Arysta LifeScience today announced Mexico and Morocco have granted registrations for iodomethane (methyl iodide), a broad spectrum soil fumigant that controls the soil-borne diseases, nematodes, weed seeds and insects that threaten high-value crops. Iodomethane was developed as a replacement for methyl bromide and will be sold commercially as MIDAS® in both countries. Iodomethane is already registered for use in the U.S., Japan, Turkey, and New Zealand, with additional registrations pending in Australia, Guatemala, Costa Rica, Chile, Egypt, Israel, South Africa and other countries.

“MIDAS approval in Mexico, Morocco and other countries supports the objectives of the Montreal Protocol treaty to reduce the use of ozone depleting substances around the globe,” said Hildo Brilleman, Global Marketing Manager Fumigants for Arysta LifeScience. “The phase out of methyl bromide by 2015, as mandated by the Montreal Protocol, can be significantly expedited with MIDAS use.”

MIDAS is a next-generation soil fumigant. Its unique chemistry allows growers to protect crops while using fewer pounds of product per acre compared to methyl bromide, especially as it will be positioned predominantly for use under Virtually Impermeable Films (VIF). MIDAS is also accompanied by an industry-leading program for safety and stewardship.


Arysta LifeScience has worked closely with local and international stakeholders in implementing MIDAS trials in Mexico and Morocco.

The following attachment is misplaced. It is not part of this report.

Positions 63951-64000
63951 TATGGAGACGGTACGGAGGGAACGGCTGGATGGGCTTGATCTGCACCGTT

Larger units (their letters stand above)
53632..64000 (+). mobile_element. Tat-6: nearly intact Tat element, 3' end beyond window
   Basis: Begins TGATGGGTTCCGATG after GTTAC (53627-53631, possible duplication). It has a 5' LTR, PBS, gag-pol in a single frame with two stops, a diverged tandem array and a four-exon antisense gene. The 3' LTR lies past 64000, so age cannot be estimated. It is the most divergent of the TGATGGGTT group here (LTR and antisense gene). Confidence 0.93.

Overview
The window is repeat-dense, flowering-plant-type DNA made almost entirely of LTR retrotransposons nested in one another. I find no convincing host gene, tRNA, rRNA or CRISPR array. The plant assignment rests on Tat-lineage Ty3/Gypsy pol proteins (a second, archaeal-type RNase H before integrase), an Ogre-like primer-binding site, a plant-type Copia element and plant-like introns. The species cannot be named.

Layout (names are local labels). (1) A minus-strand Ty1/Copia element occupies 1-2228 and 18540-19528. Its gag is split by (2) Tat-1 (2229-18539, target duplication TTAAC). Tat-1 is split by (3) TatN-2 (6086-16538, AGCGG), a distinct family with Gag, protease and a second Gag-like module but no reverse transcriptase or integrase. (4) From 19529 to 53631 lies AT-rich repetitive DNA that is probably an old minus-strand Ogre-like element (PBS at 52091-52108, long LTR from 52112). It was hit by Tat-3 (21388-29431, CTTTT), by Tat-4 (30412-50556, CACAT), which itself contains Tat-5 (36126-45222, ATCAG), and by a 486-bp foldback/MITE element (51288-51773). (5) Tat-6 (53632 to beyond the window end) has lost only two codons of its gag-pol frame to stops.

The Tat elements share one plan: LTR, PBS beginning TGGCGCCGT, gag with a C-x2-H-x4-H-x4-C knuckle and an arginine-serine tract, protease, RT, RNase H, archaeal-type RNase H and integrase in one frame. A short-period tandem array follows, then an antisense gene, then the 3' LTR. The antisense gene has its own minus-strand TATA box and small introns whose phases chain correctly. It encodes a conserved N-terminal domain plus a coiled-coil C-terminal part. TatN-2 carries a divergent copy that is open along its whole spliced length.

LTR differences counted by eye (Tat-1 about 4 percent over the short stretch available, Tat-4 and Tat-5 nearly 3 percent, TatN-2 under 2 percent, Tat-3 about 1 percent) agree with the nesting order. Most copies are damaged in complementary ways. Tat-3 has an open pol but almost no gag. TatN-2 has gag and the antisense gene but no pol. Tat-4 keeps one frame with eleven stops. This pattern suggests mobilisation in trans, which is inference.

Mexico’s Federal Health Protection Commission and Health Commission Authority granted technical registration for MIDAS in August following an extensive review. Technical registration will pave the way for formulation registrations for MIDAS 33:67 and MIDAS 98:2 in 2011. MIDAS will be applied via drip and shank application in fields where tomatoes, peppers, strawberries, berries and melons will be grown. A full commercial launch is planned for 2012.

“Arysta LifeScience has worked with Mexico’s ministries for health, environment and agriculture on extensive field trials that tested MIDAS with other methyl bromide alternatives,” said Brilleman. “We know that MIDAS is an effective crop protection tool, and its registration takes Mexico one step further toward their goal of methyl bromide phase out by the end of 2013.”

In September, Morocco’s Pesticide Registration Commission registered MIDAS 98:2 for tomatoes and French beans. Arysta LifeScience will launch MIDAS to the Moroccan agricultural market during the International Exhibition of Fruit and Vegetable Industry’s annual trade show in Agadir in December. Amaroc SA will distribute and apply MIDAS via drip application with Arysta LifeScience’s proprietary application equipment, Symmetry™. Morocco is slated to phase-out methyl bromide by the end of 2012.

“MIDAS registration in Morocco is a key milestone for the country’s growers, who have been eagerly searching for effective fumigant tools to control nematodes, soil-borne fungi and other pests,” Brilleman said.

MIDAS was registered by the U.S. Environmental Protection Agency in 2007 and has been approved for use in 47 states to date, including Florida.